You: I understand. First of all thanks for your interest! We have a good solution; our system is actually so flexible that you can postpone your donation one month. It is very important that we start helping children in Africa as soon as possible, since you are so committed to the course, we really need you as a supporter. Can I write you up now to start next month? If you at any time find out you can’t afford it, it is easy to stop the payment.

Note. That in this you also clarified, thanked, used the case, told the person why SHE should be a supporter, closed and risk minimized.

More on Handling Objections:

Handling Objections Part 1: Introductions
Handling Objections Part 2: Advanced
Handling Objections Part 3: Writing a Script

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Don’t ask for money, ask for help

Here is a quick way to avoid the dreaded question: “do you want do donate X$?” and start gaining more support by using the more friendly and positive question: “do you want to help”.

This is huge! This is the best advice I can give about telephone fundraising … ever.

You don’t ask for money, you ask for help – and then tell the person how he can help (ie. donate).

Solution

For busy reader – let me just give you the solution first – and then later explain why it works.

Example

You: It is important that we help as many children as fast as possible and I understand that you agree. Do you want to help poor children in Africa?

Her: Actually … yes I want … how do I do it?

You: We have a good program, we know what to do. We just need resources. Some people are able to donate 20$ a month. Is that feasible for you?

Why it works

 

  1. People don’t want to give away money, they want to help. This is a way to put the help in focus.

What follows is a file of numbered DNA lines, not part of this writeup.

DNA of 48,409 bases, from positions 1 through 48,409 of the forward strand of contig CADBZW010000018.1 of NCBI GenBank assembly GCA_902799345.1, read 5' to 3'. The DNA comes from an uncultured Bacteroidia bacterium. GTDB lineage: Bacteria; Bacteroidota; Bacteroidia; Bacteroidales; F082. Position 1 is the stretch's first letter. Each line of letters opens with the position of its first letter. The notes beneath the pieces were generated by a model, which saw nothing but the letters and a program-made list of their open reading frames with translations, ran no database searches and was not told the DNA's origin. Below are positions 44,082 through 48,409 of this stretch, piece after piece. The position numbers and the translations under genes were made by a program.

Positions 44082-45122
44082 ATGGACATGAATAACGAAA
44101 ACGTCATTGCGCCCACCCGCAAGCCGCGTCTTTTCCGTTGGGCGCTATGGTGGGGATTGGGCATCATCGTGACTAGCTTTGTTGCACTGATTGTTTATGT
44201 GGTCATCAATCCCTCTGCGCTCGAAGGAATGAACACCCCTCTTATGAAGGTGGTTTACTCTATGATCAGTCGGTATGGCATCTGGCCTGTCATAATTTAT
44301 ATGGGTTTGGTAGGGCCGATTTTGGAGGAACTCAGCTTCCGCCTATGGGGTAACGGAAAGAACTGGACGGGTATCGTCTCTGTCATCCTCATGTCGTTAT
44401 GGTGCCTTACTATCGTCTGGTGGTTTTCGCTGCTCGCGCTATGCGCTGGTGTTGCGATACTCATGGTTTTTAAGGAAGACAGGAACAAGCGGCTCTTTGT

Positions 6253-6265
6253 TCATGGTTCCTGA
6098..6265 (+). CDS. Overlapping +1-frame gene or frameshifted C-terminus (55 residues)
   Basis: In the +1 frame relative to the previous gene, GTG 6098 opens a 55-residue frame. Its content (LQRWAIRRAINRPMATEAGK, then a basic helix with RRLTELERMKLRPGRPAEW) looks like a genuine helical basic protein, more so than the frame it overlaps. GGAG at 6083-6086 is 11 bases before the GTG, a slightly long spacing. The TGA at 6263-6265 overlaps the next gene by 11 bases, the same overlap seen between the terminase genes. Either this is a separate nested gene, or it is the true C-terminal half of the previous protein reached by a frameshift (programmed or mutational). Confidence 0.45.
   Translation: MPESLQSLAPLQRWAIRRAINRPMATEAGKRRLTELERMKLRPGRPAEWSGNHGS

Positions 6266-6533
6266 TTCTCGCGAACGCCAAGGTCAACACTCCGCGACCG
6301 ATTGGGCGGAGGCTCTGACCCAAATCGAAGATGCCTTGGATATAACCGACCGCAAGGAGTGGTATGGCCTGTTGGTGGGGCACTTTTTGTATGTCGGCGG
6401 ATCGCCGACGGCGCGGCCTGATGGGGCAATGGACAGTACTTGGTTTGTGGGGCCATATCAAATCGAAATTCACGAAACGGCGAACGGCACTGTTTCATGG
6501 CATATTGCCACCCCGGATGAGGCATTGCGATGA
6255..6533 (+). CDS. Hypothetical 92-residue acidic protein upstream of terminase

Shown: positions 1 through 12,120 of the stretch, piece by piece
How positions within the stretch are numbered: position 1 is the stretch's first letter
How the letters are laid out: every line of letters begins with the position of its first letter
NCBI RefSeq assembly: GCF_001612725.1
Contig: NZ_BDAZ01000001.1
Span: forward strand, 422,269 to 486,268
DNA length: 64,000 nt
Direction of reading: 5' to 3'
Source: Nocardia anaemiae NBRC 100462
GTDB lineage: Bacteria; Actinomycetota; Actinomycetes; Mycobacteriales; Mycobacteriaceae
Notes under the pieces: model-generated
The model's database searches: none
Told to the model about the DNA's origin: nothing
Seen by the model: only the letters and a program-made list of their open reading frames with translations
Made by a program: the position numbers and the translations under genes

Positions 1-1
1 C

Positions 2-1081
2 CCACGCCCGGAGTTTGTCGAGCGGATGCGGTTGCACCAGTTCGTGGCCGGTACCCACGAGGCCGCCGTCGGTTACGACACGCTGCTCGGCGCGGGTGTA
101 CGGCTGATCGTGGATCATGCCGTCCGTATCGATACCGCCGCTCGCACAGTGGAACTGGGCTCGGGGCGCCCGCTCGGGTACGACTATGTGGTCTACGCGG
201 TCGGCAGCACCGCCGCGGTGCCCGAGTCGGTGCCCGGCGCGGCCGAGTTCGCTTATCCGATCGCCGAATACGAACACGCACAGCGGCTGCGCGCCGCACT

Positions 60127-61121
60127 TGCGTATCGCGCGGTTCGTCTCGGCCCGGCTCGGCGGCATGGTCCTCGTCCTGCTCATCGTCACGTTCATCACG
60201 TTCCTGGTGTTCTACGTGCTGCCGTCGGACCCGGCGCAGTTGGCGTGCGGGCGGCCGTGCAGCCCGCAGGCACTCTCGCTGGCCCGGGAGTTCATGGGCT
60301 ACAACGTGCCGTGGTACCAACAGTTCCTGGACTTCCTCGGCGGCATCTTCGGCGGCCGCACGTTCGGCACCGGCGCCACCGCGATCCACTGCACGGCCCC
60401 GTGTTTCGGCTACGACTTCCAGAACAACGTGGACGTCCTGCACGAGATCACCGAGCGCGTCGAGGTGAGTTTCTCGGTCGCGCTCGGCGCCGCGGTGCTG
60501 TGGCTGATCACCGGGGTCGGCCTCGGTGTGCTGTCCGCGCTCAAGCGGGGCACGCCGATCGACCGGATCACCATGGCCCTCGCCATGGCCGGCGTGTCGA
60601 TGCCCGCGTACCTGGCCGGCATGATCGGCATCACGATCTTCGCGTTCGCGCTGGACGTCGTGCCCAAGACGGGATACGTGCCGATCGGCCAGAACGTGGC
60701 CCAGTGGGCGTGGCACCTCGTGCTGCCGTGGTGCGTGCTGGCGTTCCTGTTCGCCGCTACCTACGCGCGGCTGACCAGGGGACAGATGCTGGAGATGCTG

2. Most people want to help, so you get a yes. See the Yes Latter.
  3. It makes dealing with objections easier.
  4. You put less pressure and guild on the person … pressure and guild are VERY POOR tools for a fundraiser to use.
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1 > 2

Getting people to see the one child in need instead of the millions suffering is one of the most potent tools in your fundraising toolbox.

If I look at the mass I will never act. If I look at the one, I will.
Mother Theresa

Think of the two statements:

  1. A four year old girl has fallen down a well, she has no food and she is alone and cold – we should help her.
  2. 30,000,000 children are slowly dying of starvation in Africa – we should help them.

Now, which of the two statements do you think will affect people the most? As you know by now, it is the one child who gets most of the attention.

There has been a lot of speculation why our brain gets numb when we are confronted with the bigger problems – and I must say, I actually don’t know the right answer. I just know that fundraising is about making huge differences in the world – but telling people that they are making a small difference.

So when you are fundraising to save millions, talk about the one child who needs help: “Think about Diana from Congo, she has no parents, she is alone and she is hungry – will you help her and small children like her?”

So that is why 1 is larger than 2.

The death of one man is a tragedy, the death of millions is a statistic.
Joseph Stalin


You should read – The Little Match Girl by H. C. Andersen – and you’ll really see how this works!
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3 Questions You MUST Answer

Every time someone makes a donation, he knows the answer to those 3 questions – every time you get a NO, you have not properly answered the 3 questions for him.

Now what are those mystical questions?

Why?

Why me?

Why now?

Why?

This is the most obvious question to answer. Most fundraising revolves around the Why. This is where you present your case, talk about those in need of help and talk about how your organization can help resolve the problem.

Usually the objections you get when you haven’t explained the Why good enough:

  • I’m not interested.
  • I give to other charities.

Why Me?

Most people will agree with you that it is important that your organization gets donations – but there can be a long way from “I wish your organization the best of luck” to “Yes, here are my money”.

So you have to make it logical that the person you talk should give – and/or you should make a craving inside the person so he really wants to give. Either way, he knows why HE should give.

It is logical to support a cause that you highly agree with – that is one of the reasons talented fundraisers use partial-acceptance. Do you think it is important that X? Do you think we should stop Y?

Usually the objections you get when you haven’t explained the Why Me good enough:

  • I can’t afford it.